I get to speak a lot in public: it comes with the territory. It is never easy to speak, but over time I underestimate how practiced I have become. That is not meant to be boastful, it is just how things become with practice.
I’m wary of being able to/being given space to do this. One of my well worn phrases is about the danger of ‘believing in one’s own publicity’. When you speak in front of people it can be very gratifying; the adrenaline surges, people appear to listen and be quiet for you and the occasional ‘well done’ can lead to feeling very puffed up with yourself. There is a way of accentuating this with a kind of false humility at the end (I have seen it and I have done it!) of what you have spoken;
* ‘oh, it was nothing’ (means: ‘I poured my whole life into that and it was fantastic. I am glad you recognise that’).
*‘simply doing God’s will’ (‘If a humble Galilean carpenter was as gifted and fantastic as me’) or
*‘I’m glad you thought that’ (‘Bow down and worship me now, minion’).
I think I can speak and hold an audience of whatever age and am fond of, in an ever so slightly understated and postmodern way, ‘subtly’ impressing this on people. I think I read a survey somewhere that over 90% of preachers think they can preach well. The same survey showed that around 60% of congregations thought they could. The survey did not go on to measure those who have no connection/disinterest/hostility to church or faith- I think that would be a truer measure.
I got to speak in front of a group of older people this week. As I get older and preach/talk more frequently, I am moved by the grace of people who sit and listen and try to discern God’s word through what I say. I often think that they have much more grace and understanding than I do. What I loved about this group was that they reacted- they dialogued- and I learnt so much more and came to different understandings of what I had initially said.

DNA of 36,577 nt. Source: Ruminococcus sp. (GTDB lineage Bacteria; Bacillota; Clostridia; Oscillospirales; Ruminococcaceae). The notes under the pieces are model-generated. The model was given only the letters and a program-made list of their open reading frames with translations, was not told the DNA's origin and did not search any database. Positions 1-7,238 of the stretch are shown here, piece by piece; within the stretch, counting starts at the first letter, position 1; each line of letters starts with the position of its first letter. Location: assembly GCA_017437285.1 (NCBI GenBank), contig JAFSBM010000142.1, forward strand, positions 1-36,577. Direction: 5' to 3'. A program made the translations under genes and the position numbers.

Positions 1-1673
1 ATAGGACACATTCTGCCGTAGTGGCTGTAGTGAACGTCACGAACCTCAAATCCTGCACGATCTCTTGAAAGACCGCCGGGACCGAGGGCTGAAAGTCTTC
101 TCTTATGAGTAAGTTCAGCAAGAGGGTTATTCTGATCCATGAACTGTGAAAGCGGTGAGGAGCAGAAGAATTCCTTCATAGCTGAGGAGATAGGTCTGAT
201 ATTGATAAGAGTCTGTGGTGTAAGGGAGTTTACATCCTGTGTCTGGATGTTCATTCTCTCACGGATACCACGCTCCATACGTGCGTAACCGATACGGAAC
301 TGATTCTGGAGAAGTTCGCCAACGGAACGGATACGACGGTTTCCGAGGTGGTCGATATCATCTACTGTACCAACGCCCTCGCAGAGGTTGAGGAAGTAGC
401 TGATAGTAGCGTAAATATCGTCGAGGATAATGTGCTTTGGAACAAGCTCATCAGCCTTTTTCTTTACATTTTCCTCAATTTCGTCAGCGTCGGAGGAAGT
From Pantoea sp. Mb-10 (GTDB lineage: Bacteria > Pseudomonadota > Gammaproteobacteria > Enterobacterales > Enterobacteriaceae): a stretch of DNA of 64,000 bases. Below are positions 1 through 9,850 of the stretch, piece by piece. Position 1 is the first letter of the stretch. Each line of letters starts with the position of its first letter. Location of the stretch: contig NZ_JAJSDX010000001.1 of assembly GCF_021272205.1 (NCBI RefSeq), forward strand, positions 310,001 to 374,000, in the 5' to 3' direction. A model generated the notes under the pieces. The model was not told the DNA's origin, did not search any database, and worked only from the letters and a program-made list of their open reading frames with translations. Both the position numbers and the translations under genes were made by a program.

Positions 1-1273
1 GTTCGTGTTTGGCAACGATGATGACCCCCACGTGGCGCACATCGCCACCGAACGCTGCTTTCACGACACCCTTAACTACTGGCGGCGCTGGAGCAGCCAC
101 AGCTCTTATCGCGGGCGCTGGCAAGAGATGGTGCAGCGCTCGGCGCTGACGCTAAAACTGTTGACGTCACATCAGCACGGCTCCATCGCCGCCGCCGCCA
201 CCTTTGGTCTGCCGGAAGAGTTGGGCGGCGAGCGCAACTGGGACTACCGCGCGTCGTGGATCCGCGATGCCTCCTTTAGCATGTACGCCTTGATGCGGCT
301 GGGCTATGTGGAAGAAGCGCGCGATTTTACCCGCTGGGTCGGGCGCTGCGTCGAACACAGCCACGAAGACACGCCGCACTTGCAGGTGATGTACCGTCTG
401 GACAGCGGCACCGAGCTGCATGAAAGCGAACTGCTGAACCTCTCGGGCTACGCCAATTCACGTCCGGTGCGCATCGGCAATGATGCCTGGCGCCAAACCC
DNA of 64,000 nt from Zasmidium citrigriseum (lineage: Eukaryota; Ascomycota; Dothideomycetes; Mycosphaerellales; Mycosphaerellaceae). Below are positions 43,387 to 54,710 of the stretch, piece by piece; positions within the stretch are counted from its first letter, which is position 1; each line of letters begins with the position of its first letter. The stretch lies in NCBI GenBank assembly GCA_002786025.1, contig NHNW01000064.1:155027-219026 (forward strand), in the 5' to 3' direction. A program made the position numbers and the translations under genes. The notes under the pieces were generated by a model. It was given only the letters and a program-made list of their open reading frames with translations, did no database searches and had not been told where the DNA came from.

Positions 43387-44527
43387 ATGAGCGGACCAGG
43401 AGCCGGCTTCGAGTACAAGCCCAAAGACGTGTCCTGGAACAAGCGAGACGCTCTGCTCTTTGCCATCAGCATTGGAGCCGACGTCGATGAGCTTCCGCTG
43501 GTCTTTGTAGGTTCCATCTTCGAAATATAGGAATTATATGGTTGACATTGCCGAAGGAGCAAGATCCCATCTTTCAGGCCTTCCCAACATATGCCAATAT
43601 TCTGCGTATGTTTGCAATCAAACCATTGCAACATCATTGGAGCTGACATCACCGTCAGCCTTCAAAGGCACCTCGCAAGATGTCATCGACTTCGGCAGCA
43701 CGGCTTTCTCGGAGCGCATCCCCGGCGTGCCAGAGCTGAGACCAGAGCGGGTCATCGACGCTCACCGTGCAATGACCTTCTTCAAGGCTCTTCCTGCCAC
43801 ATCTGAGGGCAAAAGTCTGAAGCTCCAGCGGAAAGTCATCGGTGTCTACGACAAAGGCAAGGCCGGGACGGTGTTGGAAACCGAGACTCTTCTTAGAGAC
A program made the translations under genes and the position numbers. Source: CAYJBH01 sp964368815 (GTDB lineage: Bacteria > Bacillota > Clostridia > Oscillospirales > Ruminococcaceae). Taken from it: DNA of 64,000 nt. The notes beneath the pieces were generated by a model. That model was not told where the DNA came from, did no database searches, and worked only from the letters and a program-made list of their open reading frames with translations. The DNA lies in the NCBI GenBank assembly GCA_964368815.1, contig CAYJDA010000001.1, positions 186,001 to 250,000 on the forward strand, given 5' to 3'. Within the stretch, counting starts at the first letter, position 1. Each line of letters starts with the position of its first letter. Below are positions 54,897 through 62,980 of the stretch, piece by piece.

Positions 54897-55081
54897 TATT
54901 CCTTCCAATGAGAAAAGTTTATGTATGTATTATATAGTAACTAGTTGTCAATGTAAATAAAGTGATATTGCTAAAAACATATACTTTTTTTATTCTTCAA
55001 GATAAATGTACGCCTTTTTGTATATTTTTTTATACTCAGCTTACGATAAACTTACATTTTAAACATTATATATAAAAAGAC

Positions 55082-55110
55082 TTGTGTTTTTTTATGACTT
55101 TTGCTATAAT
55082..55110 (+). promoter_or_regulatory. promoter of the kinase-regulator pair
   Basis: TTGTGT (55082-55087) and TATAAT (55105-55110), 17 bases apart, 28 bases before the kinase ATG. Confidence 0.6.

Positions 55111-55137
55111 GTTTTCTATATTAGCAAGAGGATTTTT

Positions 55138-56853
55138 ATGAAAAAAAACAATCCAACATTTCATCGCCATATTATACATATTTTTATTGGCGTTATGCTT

I came away both humbled and lifted up by their presence. I wish church could be more like that sometimes. The presence of fixed pews and a ‘way of doing things’ can serve to inhibit. The people who lead do not often get any feedback or sharing in what they have said and led (apart from the occasional comment at the door of ‘nice tie’: this tends to be disheartening when you have not been wearing one) so it is easy to get puffed up, talk about a church that is ‘yours’ and a congregation that is ‘them’.
It was just lovely to be reminded this week that that is not the way it is meant to be and as one of the prophets said ‘Do not despise the day of small things’. Small most often has a lot more integrity than ‘succesful’ ‘Big’.
I live in a village.
Although I believe that only a few people can ever truly ‘know’ you, in my village a lot of people know of you – and from several different angles: you may be (in no particular order) friend from the pub, parent, someone you meet in the village shop, someone you bump into in the street, you may do guides together etc etc etc. And all these roles overlap and intertwine. It is hard to wear a mask and as the Verve once sagely intoned ‘Be a million different people from one day to the next’.
In a city, in a large city, it seems easier for people to know you from only one angle; good friends from work, because of distance, may never see you at home.
When I blog, I make much of church locally- where you live, instead of commuting, Tesco-like to a place that ‘meets my worship/preaching/social/children and youthwork needs’ (Biblical reference?). This approach is conditioned heavily by my locality- a village.